Cathy McMorris Rodgers
U.S. Congresswoman Cathy McMorris Rodgers speaking at the 2018 Conservative Political Action Conference (CPAC) in National Harbor, Maryland. (Photo: Gage Skidmore, reproduced under a Creative Commons license)

The West has suf­fered under a heat dome for much of the past week, with hun­dred-degree tem­per­a­tures extend­ing north into the Inland North­west, as Spokane swel­tered at 95 degrees on Fri­day and the Snake Riv­er val­ley hit the triple digits.

On Fri­day, the Inland Empire’s mem­ber of Con­gress, Rep­re­sen­ta­tive Cathy McMor­ris Rodgers, took occa­sion to chart America’s ener­gy future. She plant­ed wet kiss­es on the fos­sil fuels that are warm­ing the earth. “For ener­gy secu­ri­ty and afford­abil­i­ty, we must embrace a wide range of domes­tic ener­gy resources includ­ing coal, oil, nat­ur­al gas, hydropow­er and nuclear” came a release from the rank­ing Repub­li­can mem­ber of the House Ener­gy and Com­merce Committee.

Cathy McMorris Rodgers
U.S. Con­gress­woman Cathy McMor­ris Rodgers of Wash­ing­ton speak­ing at the 2015 Con­ser­v­a­tive Polit­i­cal Action Con­fer­ence (CPAC) in Nation­al Har­bor, Mary­land. (Pho­to: Gage Skidmore)

She didn’t men­tion solar pan­els and wind tur­bines, although one of America’s largest wind farms, the State­line project, sits atop hills on the Wash­ing­ton-Ore­gon bor­der west of Wal­la Walla.

Indeed, McMor­ris Rodgers has tak­en Twit­ter shots at Democ­rats for pro­mot­ing “a rushed tran­si­tion to less reli­able and more expen­sive solar and wind energy.

The sum­mer of 2022 has seen a dis­con­nect between Repub­li­can politi­cians of the South, Mid­west and Moun­tain West, and the swel­ter­ing, drought-strick­en states they rep­re­sent in Wash­ing­ton, D.C.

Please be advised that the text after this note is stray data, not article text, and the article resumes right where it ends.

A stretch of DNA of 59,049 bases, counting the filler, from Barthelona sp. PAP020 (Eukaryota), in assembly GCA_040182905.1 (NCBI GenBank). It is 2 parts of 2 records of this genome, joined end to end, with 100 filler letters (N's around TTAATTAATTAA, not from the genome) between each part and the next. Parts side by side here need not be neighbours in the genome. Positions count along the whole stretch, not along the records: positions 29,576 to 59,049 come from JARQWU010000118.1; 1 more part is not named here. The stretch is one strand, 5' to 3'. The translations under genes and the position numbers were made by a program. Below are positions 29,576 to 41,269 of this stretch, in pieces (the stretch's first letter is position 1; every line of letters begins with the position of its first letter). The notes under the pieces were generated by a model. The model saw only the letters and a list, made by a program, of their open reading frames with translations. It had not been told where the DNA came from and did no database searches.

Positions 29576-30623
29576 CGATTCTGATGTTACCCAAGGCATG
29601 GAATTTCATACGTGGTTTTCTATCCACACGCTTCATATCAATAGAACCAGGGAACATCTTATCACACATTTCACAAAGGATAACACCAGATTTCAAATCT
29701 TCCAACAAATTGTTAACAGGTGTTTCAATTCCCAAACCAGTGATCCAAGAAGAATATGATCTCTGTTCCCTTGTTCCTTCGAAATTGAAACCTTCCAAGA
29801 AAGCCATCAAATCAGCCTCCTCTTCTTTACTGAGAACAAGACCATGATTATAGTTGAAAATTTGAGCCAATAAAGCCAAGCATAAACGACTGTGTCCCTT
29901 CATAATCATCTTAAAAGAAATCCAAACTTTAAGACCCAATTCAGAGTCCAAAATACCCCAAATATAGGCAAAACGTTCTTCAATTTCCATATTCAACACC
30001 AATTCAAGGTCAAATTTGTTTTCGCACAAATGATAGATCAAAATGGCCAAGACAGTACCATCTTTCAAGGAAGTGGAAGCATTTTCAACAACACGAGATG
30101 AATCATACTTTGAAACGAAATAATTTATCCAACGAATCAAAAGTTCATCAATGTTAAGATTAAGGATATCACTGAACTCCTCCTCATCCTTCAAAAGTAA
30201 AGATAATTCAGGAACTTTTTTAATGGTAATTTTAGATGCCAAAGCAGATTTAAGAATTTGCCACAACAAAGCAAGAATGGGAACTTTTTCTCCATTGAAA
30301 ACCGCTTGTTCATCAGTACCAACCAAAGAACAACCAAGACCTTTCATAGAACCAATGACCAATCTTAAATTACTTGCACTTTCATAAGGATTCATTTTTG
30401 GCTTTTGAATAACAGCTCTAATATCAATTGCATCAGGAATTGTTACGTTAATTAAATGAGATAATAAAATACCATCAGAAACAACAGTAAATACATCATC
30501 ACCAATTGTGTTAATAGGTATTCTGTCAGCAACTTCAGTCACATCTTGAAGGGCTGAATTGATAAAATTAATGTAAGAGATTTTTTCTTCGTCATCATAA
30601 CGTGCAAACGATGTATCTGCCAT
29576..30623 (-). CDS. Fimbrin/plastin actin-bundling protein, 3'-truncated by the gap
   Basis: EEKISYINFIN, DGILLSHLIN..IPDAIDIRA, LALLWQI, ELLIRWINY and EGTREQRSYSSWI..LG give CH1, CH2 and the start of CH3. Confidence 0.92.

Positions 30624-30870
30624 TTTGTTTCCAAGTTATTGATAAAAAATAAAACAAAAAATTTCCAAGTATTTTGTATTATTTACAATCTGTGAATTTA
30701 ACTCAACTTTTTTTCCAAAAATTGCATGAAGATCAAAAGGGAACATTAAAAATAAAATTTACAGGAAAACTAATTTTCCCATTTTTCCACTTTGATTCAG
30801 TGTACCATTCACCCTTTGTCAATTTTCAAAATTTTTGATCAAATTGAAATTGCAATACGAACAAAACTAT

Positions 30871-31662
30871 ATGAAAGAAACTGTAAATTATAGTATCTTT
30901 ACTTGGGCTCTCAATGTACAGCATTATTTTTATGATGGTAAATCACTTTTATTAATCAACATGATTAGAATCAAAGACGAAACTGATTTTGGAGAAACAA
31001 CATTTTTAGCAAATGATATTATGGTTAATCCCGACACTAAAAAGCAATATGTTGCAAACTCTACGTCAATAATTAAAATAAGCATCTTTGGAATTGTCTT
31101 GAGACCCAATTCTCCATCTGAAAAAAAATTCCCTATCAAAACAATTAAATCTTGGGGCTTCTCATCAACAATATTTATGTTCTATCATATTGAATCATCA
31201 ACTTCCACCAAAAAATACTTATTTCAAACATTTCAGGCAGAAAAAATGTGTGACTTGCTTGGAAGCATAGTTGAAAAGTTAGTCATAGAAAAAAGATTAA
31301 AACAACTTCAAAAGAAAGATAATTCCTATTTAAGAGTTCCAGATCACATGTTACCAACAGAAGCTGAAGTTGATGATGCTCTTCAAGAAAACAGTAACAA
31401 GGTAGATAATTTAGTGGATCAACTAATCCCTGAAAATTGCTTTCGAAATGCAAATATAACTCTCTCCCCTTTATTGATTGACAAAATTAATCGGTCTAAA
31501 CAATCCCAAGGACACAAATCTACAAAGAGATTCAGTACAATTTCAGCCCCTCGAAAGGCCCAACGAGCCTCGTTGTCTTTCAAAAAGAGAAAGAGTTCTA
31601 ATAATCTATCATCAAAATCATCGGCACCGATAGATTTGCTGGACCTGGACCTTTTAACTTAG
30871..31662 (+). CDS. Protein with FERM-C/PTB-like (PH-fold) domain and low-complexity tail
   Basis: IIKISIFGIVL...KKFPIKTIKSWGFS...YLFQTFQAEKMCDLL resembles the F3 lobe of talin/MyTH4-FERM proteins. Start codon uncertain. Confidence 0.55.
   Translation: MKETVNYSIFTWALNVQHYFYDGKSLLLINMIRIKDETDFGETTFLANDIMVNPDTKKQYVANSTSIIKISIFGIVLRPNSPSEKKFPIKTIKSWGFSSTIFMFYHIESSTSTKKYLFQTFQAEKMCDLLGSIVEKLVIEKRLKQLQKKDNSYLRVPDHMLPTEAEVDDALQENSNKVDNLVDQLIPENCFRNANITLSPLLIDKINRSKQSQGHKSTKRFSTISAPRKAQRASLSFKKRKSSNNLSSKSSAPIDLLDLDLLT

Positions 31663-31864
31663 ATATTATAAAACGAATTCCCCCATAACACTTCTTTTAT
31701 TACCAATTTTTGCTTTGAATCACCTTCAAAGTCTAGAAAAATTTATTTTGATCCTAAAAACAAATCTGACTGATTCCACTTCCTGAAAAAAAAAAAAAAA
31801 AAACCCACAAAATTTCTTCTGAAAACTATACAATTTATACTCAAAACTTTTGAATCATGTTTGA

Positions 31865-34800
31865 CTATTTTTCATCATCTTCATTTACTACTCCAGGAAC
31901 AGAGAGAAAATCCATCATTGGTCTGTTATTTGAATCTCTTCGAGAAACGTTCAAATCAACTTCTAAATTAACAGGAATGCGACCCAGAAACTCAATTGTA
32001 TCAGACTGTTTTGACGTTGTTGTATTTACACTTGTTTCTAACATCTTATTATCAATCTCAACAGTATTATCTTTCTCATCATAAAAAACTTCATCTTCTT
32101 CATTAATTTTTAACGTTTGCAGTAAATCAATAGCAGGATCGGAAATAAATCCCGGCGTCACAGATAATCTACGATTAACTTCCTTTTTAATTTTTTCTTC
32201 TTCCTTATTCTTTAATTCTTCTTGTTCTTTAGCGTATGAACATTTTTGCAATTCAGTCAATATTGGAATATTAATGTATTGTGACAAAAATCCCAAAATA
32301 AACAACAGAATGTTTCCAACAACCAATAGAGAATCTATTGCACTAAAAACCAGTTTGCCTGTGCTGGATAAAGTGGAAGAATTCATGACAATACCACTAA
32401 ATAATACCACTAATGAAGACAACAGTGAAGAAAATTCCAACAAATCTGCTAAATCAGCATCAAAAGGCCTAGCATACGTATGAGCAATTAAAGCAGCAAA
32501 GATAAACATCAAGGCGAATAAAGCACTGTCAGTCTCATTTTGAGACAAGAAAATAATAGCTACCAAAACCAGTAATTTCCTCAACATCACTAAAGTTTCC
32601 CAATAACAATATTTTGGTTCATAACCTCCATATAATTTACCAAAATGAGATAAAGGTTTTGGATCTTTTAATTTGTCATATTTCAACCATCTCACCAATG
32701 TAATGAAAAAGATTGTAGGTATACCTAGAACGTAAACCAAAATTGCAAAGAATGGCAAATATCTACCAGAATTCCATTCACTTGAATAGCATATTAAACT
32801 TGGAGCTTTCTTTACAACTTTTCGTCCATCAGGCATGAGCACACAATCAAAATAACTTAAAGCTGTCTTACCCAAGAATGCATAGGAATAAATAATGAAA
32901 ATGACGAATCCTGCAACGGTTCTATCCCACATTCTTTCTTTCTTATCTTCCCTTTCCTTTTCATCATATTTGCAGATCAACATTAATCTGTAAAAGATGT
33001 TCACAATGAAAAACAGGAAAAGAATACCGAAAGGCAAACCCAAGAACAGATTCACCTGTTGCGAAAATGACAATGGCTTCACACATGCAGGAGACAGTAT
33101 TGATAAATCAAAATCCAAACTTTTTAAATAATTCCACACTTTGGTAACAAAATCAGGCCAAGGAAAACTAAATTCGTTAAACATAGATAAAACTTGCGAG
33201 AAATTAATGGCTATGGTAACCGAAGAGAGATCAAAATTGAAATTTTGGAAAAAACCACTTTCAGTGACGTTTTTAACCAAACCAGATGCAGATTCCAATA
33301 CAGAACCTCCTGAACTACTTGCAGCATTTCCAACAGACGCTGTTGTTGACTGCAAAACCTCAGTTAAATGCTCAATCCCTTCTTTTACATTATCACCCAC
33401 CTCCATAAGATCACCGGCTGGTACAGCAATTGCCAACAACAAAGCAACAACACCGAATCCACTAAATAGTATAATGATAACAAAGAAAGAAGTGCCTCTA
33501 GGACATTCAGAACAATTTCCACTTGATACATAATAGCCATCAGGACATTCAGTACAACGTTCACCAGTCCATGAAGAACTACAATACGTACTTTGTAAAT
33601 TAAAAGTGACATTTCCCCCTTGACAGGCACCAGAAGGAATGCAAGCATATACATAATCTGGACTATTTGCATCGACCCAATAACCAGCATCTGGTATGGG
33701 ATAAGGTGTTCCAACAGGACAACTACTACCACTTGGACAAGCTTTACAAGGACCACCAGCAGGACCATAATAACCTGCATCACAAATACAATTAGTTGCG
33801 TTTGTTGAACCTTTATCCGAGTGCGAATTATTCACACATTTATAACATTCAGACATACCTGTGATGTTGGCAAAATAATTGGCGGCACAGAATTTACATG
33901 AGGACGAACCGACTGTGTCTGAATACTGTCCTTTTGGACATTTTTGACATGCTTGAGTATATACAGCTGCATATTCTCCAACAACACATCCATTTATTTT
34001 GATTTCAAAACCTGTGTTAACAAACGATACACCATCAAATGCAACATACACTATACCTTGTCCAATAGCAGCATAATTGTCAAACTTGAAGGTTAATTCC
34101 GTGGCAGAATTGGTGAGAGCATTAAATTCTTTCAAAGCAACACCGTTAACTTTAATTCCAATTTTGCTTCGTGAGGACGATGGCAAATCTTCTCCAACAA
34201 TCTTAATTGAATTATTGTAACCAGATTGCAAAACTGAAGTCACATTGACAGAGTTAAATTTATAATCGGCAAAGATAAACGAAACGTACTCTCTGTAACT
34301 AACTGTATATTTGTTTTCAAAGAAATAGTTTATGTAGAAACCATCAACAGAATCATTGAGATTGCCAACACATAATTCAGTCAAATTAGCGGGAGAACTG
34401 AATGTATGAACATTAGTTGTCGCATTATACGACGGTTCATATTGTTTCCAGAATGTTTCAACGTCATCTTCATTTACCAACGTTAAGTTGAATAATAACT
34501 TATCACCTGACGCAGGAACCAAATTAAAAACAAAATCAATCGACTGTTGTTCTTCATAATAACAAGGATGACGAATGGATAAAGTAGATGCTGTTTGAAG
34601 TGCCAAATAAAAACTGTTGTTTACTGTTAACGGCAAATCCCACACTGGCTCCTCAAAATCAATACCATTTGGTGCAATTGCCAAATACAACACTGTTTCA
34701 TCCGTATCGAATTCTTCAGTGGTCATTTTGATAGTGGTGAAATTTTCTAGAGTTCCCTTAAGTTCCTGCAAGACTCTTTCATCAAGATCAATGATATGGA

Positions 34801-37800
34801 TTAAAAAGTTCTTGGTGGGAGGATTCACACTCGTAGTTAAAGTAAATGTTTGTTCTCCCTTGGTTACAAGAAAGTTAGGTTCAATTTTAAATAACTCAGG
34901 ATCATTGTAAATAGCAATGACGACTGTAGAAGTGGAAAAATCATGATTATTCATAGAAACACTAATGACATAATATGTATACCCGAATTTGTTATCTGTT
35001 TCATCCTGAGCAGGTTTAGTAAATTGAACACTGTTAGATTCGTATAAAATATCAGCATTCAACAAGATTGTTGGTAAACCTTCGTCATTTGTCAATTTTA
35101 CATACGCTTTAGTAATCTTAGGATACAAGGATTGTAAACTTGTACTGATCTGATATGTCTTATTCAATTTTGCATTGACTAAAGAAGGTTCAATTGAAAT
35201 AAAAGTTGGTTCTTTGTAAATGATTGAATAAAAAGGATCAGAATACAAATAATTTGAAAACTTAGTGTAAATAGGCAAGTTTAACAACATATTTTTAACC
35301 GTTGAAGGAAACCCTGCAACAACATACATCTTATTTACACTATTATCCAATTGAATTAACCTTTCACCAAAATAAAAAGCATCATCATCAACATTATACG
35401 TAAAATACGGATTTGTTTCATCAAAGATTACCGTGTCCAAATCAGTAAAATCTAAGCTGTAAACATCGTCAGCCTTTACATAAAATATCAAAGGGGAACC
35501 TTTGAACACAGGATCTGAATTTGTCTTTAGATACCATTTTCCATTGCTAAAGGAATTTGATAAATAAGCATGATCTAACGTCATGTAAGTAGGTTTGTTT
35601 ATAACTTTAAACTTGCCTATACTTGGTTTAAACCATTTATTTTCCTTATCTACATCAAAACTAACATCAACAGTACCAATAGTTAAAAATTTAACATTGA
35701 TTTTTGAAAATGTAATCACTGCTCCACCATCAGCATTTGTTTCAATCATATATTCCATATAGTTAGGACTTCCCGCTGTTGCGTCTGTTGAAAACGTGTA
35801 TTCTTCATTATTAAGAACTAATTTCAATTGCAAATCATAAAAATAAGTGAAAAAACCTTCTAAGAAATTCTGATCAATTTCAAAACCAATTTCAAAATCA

Just one thing brings on a chill these days: McMor­ris Rodgers will chair the Ener­gy and Com­merce Com­mit­tee should Repub­li­cans recap­ture con­trol of the House.

Even with the car­bon econ­o­my fuel­ing their cam­paigns, one is moved to ask: What are these peo­ple thinking?

They are embrac­ing coal at a time when it is being jet­ti­soned by the country.

Our state’s last coal plant, at Cen­tralia, is being phased out by agree­ment with the own­er. The Col­strip gen­er­at­ing sta­tion in Mon­tana is on its last legs.

Coal plants are pow­er­ing down across the coun­try. Few­er than 270 coal-burn­ing pow­er plants remain in the U.S., with more than 600 hav­ing been shut so far in this cen­tu­ry. Hawaii just shut­tered its last coal-pow­ered pow­er on Thurs­day, as part of its plan to tran­si­tion to hun­dred-per­cent renew­able ener­gy by 2045.

Glob­al warm­ing was hard­ly on the polit­i­cal radar screen back in the 2000 pres­i­den­tial cam­paign. With a deep pock­et pay­ing, young green activists showed up at can­di­dates bear­ing signs that read: “What’s your plan?”

What would the can­di­dates do to slow down or curb cli­mate damage?

Only one per­son paid any atten­tion, Repub­li­can Sen­a­tor John McCain, R‑Arizona. When his cam­paign end­ed, McCain went back to Wash­ing­ton, D.C., dug into the sub­ject and held a cou­ple of hear­ings. He began to con­nect the earth’s warm­ing with heat in his home state and the already-declin­ing flow of the Col­orado River.

McCain was just about the last Repub­li­can to seri­ous­ly address the issue, an effort abrupt­ly end­ed in the 2008 campaign.

He picked as his run­ning mate Alas­ka Gov­er­nor Sarah Palin, who decried cap-and-trade pro­pos­als, to lim­it emis­sions, as “cap-and-tax.” Repub­li­can audi­ences chant­ed “Drill, baby, drill” when the Arc­tic Refuge was mentioned.

The Repub­li­can Par­ty seems to have adopt­ed a strat­e­gy of per­ma­nent denial, spot­light­ed in resis­tance to the mid-sum­mer Infla­tion Reduc­tion Act, the first real cli­mate action invest­ment pack­age ever autho­rized by Con­gress.

“It’s a gift to rad­i­cal envi­ron­men­tal­ists and the rich lib­er­al elites: It uses tax­pay­er dol­lars to sub­si­dize elec­tric vehi­cles while impos­ing even more tax­es to raise the price of gas,” thun­dered Sen­a­tor Ted Cruz, R‑Texas.

Hous­ton has just expe­ri­enced its hottest July on record.

Dal­las-Fort Worth has endured 41 hun­dred degree-plus days so far in 2022, suf­fer­ing a pro­longed drought fol­lowed by sud­den flooding.